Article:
Nonetheless, there are countless books and consultants available to fill the etiquette esoterica gap (cf Crane's Blue Book, Emily Post). Thanks to them, even the rudest of us can learn to not be complete assholes when it comes to dealing with other people. Even if you don't know what the exact protocol is, you probably have a vague idea that there is a protocol out there, somewhere, and someone who knows it.

Another function of etiquette -- and perhaps the favorite for detail-oriented, melancholy types -- is that a breach of it is a wonderful outlet for righteous indignation. Think about how much satisfaction it gives you, when you feel slighted, to think, "I can't believe she said/did that! She ought to know better!" Suddenly the slight doesn't sting so much, because obviously the deficiency is in the other person. It's magical.

There's a reason you don't invite people to your bridal shower if you have not invited them to your wedding -- it makes you look like a greedy, gift-grabbing hussy. It says exactly what you were thinking, namely, "I want to include her but I don't want to invite her to my wedding." The non-invitee's feelings will be hurt, and she will think you're an inconsiderate, greedy, gift-grabbing hussy.

Which you are.

Which Emily Post is too polite to tell you.

Anyway, here's some knitting:

Summit in Lisa Souza Raw Silk.

06 July 2010

Baby Surprise Jacket -- FINISHED!

The Baby Surprise Jacket (knit wiki link) that I started back in May of 2008 is finally finished. The knitting had been completed for a long time but it lacked buttons. I found some wonderful 1940's-era buttons at Accessories of Old. At time of writing, there are 11,927 Baby Surprise Jackets documented on Ravelry. If that's just the number that have been started and recorded in the past 2-3 years, imagine how many there must be actually out there in the world since the pattern was first published in 1968.

yarn info:
Salsa by Dancing Leaf Farm
Worsted / 10 ply
55% Mohair, 45% Wool

29 March 2010

Fiber, fiber everywhere... and no time left to spin.

These are the eggs I have for breakfast.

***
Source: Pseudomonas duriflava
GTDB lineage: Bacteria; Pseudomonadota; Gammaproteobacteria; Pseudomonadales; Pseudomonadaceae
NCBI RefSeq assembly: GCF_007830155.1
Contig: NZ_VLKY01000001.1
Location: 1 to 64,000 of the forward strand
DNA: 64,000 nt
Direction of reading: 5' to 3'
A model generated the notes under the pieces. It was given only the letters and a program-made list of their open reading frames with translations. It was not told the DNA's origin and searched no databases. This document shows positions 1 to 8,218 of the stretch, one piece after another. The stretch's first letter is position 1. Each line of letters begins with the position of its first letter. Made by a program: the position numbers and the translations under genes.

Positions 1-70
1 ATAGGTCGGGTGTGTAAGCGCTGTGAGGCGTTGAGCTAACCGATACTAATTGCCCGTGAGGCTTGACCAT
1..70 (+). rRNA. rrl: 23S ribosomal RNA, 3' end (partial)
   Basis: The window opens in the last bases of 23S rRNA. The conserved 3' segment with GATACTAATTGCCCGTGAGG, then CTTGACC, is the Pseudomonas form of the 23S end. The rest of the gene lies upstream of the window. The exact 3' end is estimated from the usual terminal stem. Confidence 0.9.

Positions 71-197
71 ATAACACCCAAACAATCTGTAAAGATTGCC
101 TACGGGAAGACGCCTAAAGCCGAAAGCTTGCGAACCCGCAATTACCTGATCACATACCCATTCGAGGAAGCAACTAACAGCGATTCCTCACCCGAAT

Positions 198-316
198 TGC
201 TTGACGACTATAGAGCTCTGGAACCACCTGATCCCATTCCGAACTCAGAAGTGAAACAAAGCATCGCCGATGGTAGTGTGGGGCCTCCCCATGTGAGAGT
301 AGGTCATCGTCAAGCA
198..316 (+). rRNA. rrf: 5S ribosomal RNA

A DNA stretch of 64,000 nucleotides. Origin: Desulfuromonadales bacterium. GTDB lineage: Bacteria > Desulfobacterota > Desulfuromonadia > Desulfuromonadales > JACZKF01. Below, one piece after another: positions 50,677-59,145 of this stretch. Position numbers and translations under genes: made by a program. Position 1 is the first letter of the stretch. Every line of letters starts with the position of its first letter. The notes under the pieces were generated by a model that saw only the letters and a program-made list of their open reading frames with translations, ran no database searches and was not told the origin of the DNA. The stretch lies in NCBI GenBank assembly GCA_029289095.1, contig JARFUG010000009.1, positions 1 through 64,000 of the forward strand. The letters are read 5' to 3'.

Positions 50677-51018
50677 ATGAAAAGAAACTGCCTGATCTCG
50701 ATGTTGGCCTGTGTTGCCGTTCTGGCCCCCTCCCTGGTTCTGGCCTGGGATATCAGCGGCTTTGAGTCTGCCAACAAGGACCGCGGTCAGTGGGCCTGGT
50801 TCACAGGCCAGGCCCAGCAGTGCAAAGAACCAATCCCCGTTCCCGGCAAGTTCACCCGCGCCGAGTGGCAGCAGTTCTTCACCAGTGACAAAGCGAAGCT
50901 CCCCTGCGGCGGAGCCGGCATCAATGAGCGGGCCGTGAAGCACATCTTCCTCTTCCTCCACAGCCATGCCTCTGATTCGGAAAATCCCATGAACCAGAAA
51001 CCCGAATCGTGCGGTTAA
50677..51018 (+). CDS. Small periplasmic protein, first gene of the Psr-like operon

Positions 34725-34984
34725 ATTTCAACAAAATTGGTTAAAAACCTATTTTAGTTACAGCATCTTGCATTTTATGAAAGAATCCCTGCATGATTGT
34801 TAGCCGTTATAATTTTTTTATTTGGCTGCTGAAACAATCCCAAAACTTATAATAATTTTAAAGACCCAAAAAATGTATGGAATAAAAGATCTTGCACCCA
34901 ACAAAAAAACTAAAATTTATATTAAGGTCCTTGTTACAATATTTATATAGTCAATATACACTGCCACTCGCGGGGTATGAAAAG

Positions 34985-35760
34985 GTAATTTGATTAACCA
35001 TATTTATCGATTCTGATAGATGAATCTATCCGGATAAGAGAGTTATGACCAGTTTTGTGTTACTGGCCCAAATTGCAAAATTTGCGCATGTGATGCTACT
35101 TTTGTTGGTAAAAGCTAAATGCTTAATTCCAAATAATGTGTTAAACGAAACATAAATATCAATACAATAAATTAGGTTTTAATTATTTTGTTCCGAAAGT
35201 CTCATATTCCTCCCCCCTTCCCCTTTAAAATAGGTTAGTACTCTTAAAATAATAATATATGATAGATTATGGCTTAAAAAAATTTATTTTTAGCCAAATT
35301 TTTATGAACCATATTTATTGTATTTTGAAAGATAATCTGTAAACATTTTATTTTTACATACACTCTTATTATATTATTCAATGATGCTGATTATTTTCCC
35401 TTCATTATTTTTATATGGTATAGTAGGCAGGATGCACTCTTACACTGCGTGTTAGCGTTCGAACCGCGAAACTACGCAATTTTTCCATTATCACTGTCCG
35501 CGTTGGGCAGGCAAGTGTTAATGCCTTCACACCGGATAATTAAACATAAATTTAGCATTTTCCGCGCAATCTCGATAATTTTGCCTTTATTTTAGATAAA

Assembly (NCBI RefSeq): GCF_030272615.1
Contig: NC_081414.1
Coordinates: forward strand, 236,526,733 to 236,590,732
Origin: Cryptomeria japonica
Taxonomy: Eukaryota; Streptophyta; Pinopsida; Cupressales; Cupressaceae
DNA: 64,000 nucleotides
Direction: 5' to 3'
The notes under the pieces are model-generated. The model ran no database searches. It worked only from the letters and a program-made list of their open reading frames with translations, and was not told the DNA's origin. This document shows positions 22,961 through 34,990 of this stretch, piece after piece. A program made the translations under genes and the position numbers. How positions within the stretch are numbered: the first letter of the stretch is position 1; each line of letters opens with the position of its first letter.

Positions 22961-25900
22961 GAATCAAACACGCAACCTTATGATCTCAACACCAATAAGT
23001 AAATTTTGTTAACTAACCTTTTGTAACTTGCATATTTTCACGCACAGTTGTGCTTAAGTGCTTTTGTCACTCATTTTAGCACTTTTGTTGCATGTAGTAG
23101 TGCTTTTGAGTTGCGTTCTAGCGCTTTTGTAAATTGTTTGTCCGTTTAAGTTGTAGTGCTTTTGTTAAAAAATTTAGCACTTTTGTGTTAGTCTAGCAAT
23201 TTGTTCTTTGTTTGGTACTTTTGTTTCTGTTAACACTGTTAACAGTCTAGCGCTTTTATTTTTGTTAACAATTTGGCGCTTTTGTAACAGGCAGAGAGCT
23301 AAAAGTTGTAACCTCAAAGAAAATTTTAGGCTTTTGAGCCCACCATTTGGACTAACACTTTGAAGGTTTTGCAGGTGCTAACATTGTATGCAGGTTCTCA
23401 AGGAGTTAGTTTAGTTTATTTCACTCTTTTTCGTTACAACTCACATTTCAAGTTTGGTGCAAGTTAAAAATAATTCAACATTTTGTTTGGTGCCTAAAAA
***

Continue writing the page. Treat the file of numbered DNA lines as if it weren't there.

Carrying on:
The names of the hens that laid them are written in pencil.
I know EXACTLY where my food comes from.

I miss spinning. I miss the rhooooom-whirrrrrr-whirrrrr of my wheel. I miss the hypnotic treadling and the clack-clack of the footman-treadle join.... which, come to think of it, might be something that needs fixing.

My poor wheel -- my beautiful, shiny wheel -- has been sitting under a striped sheet for a long time. No one has recently wiped it down with oil after a long spinning session. No one has checked to see that it hasn't been suddenly attacked by termites. I am guilty of spinning wheel neglect -- the only saving graces are that (1) I cared for it very well before it went into the corner with a sheet and (2) it has been kept out of the sun and inside a climate-controlled house, where the temperature and humidity never vary significantly, thanks to the ridiculously complicated HVAC systems.

I know it hasn't suffered physical harm, but I still feel like I've fallen down on some sacred duty... It's times like these that I'm pretty sure I don't deserve a wheel as gorgeous and well-made as mine. My wheel was lovingly made by hand, and now it sits in a corner, unnoticed. One would think that I'd at least have the decency to drape it in a hand-loomed shroud, not a cheap twin-XL sheet leftover from the two years of undergrad that I lived on campus.

I have gigantic plastic storage bins full of fiber -- hand-dyed silk hankies, mounds of fluffy buffalo down, piles of silky angora, three whole alpaca fleeces, goat and sheep fleeces in various states of nature, prime first-clip mohair, and seemingly endless balls of dyed top in various blends of merino/silk -- in an endless holding pattern.

I am not a skilled spinner. I am proficient, but I have not practiced enough to be truly skilled.

With Spring in the air and a definite house-moving coming up, I pause to reflect on this.

Do I need to keep my beautiful Reeves wheel? Do I need these pounds and pounds of fiber that may never become yarn?

Is it something I can let go? Perhaps it was important in the past but I no longer feel the need to cling to it. Maybe it is something unnecessary and weighing me down. Is it something I need to shed? Will I regret the absence of something I barely noticed (except with vague feelings of guilt)?